Ingredient Spotlight: Kale

Kale is a wonderful vegetable that is extremely hearty and nutritious.  Recently, they’ve become the rage in all sorts of dishes especially as a replacement for other greens.  While this may be a fad for the moment, it’s not a bad one and hopefully it will help this leafy green integrate back into the mainstream diet.

Highlighting some of the nutritional benefits of Kale (about 1 cup):

Amounts per Serving Content %DV
Vitamin A 206%
Vitamin C 134%
Vitamin K 684%
Manganese 26%
Calcium 9%
Iron 6%
Fiber 5%

Reference: http://nutritiondata.self.com/facts/vegetables-and-vegetable-products/2461/2

Because of this high nutritional content and also its high anti-inflammatory properties, kale has become widely regarded as a “superfood”.  There are also claims that kale may also help fight cancer.

Unbeknownst to most, there are a few varieties of kale which are readily available in most local stores.  These popular varieties include:

  • Curly leaf kale
  • Siberian (or Flat leaf) kale
  • Lacinato (or Tuscan) kale

The most familiar and common of these is the curly variety.  One additional variety of kale is red kale.  Despite its distinct coloring, it really doesn’t differentiate itself in any measurable way in terms of flavor so if you can find it, it makes a pretty consistent substitute while the coloring adds a nice decorative touch where appropriate.

As you can see from these examples below, these different varieties can look fairly different from each other:

Curly Leaf Kale 

Curly Kale

Siberian Kale

Flat Kale

Lacinato Tuscan Kale

Tuscan Kale

Red Kale

Red Kale

Being from the same family though, these all have similar flavor profiles, but at the same time each has its own subtle variations in taste.  This is probably not immediately obvious to most so really you can use them interchangeably with the biggest difference being texture.  Interestingly, kale tastes a little better after being exposed to a little frost – in most cases a little sweeter and more flavorful.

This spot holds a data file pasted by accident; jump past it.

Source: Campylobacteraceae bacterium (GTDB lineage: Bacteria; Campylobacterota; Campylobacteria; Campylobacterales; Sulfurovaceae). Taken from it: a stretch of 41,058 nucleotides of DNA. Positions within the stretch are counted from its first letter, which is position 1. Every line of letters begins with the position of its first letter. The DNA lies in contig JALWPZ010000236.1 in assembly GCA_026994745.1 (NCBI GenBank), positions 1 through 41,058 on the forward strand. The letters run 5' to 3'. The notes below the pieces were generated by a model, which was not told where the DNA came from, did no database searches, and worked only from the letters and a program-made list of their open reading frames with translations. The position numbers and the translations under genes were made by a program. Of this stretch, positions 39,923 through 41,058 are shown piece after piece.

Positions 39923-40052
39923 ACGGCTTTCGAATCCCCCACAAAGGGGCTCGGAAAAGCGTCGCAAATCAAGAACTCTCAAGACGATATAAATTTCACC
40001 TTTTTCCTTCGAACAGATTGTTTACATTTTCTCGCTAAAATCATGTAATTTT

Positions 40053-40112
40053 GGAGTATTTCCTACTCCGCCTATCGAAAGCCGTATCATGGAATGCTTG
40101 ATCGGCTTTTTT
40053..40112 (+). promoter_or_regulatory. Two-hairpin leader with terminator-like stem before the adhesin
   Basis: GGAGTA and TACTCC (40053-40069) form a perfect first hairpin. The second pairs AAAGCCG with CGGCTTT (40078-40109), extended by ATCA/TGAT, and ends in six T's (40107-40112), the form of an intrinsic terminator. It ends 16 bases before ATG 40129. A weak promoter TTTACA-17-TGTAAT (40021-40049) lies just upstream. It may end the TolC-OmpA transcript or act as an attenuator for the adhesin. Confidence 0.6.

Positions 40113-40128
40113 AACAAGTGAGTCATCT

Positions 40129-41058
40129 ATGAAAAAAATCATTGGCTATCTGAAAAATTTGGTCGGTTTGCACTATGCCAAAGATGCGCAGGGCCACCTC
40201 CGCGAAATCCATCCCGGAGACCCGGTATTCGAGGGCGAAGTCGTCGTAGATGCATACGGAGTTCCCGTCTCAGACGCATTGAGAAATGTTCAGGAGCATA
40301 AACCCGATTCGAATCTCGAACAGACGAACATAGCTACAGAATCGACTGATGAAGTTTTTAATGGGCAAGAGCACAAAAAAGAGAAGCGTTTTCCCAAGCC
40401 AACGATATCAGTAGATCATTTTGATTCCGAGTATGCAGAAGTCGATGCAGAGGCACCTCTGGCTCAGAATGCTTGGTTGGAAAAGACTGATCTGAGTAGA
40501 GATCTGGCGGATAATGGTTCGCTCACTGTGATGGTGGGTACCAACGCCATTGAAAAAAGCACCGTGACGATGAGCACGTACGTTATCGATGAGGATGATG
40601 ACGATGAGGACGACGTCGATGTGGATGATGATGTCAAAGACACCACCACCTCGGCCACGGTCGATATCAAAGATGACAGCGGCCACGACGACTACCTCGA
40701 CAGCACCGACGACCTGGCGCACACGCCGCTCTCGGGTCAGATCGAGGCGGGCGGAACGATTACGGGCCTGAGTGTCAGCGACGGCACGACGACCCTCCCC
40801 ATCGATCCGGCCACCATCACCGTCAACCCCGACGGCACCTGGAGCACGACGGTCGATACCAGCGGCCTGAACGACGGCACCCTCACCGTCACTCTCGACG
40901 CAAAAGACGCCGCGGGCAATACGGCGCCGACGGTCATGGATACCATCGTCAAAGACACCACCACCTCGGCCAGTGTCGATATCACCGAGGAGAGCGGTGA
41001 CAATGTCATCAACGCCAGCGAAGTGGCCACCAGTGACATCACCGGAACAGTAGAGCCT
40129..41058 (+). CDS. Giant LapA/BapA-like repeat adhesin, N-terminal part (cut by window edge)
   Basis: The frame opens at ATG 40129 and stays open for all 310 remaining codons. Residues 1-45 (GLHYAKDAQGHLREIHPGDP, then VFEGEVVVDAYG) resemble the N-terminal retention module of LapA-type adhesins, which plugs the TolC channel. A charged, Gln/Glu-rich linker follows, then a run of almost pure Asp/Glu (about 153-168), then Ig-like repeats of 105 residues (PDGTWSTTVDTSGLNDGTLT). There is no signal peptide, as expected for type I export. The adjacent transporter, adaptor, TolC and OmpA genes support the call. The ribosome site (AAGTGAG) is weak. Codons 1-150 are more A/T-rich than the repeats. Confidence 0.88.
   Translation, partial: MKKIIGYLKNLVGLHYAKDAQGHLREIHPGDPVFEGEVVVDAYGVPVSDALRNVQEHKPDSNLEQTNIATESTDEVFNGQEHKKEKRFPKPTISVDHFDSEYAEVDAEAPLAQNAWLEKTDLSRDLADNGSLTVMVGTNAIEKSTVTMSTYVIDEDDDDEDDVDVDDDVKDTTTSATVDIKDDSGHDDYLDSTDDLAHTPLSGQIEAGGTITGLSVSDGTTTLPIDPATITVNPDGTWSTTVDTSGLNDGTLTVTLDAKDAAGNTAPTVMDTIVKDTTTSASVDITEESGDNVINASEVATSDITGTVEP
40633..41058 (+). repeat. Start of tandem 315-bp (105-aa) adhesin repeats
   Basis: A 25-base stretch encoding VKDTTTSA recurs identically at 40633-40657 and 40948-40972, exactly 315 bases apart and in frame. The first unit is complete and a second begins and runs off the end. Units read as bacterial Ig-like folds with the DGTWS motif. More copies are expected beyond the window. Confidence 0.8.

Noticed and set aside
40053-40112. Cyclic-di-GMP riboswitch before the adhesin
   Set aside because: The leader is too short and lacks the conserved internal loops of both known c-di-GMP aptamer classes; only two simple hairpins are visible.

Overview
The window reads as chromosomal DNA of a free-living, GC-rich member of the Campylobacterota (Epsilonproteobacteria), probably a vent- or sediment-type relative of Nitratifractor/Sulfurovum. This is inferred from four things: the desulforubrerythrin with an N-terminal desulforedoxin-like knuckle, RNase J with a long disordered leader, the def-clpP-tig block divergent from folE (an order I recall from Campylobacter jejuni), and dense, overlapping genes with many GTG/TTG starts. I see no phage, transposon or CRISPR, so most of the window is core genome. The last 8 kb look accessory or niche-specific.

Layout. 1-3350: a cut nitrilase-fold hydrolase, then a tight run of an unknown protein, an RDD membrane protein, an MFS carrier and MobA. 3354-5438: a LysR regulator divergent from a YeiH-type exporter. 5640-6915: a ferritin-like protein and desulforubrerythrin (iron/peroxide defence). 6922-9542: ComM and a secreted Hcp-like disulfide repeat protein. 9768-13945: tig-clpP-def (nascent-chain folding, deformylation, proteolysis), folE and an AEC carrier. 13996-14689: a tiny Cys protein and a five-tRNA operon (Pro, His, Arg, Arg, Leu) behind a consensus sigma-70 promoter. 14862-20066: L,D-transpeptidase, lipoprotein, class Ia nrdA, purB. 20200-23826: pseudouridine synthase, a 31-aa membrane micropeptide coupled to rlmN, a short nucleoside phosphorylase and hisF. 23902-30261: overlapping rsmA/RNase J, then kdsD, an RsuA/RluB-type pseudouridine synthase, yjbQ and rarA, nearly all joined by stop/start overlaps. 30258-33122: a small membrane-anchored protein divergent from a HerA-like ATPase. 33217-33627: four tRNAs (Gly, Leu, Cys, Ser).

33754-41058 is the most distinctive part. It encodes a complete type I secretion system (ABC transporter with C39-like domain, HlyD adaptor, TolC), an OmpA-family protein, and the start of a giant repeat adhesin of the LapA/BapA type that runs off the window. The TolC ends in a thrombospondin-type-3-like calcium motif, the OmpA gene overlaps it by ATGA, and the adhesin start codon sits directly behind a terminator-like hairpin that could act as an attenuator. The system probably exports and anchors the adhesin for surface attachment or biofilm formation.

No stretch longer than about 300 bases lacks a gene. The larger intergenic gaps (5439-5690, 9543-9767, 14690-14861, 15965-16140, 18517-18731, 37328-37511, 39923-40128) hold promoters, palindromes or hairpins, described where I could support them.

Kale originates from the cabbage family (reference article coming!), which encompasses a large variety of vegetables including cauliflower, Brussels sprouts.  Over time, the different expressions within this family have been cultivated to suit different needs be they horticultural or aesthetic.

Because kale by its nature is typically a fairly hearty vegetable, it is typically cooked in a manner that tenderizes it, or otherwise alters its texture.  Some popular techniques include stewing, roasting, braising, or my favorite, dehydrating to make kale chips.  I’ll compile a collection of recipes and continue to list them below.

One distinct attribute in all varieties of the cabbage family, is the hearty stem which as in the case of cabbage itself, and cauliflower, are typically trimmed off.  This is generally true for kale as well, though for certain varieties this is not necessary.  Once trimmed, the stems can either be discarded, or boiled for flavoring to make soup stock.

Growing kale – is there interest in this topic? If so, leave a comment and let me know! I can do a little research and put together a follow up post.

Recipes

  • Kale chips
  • Bacon and butternut pasta
  • White bean soup with kale and chorizo
  • Braised kale

If the recipe listed hasn’t been linked yet, stay tuned!

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